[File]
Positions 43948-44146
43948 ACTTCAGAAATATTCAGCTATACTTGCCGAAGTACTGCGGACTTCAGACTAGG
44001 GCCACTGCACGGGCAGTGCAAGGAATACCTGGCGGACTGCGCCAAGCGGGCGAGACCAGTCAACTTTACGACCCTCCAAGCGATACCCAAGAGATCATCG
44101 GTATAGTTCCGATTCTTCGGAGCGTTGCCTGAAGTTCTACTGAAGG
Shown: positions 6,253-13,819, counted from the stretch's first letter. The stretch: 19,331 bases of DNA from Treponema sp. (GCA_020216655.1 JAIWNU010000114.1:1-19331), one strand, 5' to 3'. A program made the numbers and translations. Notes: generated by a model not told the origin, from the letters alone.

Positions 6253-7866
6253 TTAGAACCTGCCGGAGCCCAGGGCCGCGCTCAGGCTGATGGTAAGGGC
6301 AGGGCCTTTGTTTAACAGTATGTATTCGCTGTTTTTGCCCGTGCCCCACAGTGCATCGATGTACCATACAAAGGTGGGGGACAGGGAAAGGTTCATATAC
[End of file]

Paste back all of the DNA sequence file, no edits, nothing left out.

Positions 43948-44146
43948 ACTTCAGAAATATTCAGCTATACTTGCCGAAGTACTGCGGACTTCAGACTAGG
44001 GCCACTGCACGGGCAGTGCAAGGAATACCTGGCGGACTGCGCCAAGCGGGCGAGACCAGTCAACTTTACGACCCTCCAAGCGATACCCAAGAGATCATCG
44101 GTATAGTTCCGATTCTTCGGAGCGTTGCCTGAAGTTCTACTGAAGG
Shown: positions 6,253-13,819, counted from the stretch's first letter. The stretch: 19,331 bases of DNA from Treponema sp. (GCA_020216655.1 JAIWNU010000114.1:1-19331), one strand, 5' to 3'. A program made the numbers and translations. Notes: generated by a model not told the origin, from the letters alone.

Positions 6253-7866
6253 TTAGAACCTGCCGGAGCCCAGGGCCGCGCTCAGGCTGATGGTAAGGGC
6301 AGGGCCTTTGTTTAACAGTATGTATTCGCTGTTTTTGCCCGTGCCCCACAGTGCATCGATGTACCATACAAAGGTGGGGGACAGGGAAAGGTTCATATAC